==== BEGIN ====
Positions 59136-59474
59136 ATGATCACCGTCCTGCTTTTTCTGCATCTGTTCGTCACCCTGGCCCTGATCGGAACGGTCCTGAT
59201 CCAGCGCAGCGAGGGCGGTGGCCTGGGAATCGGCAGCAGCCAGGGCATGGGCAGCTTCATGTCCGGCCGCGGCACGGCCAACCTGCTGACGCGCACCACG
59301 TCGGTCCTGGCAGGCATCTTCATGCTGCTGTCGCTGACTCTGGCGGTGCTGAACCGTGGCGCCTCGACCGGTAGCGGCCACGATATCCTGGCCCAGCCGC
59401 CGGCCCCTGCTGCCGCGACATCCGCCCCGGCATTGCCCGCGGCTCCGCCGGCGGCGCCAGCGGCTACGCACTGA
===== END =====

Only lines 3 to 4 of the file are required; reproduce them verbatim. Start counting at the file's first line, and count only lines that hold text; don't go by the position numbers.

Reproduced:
59201 CCAGCGCAGCGAGGGCGGTGGCCTGGGAATCGGCAGCAGCCAGGGCATGGGCAGCTTCATGTCCGGCCGCGGCACGGCCAACCTGCTGACGCGCACCACG
59301 TCGGTCCTGGCAGGCATCTTCATGCTGCTGTCGCTGACTCTGGCGGTGCTGAACCGTGGCGCCTCGACCGGTAGCGGCCACGATATCCTGGCCCAGCCGC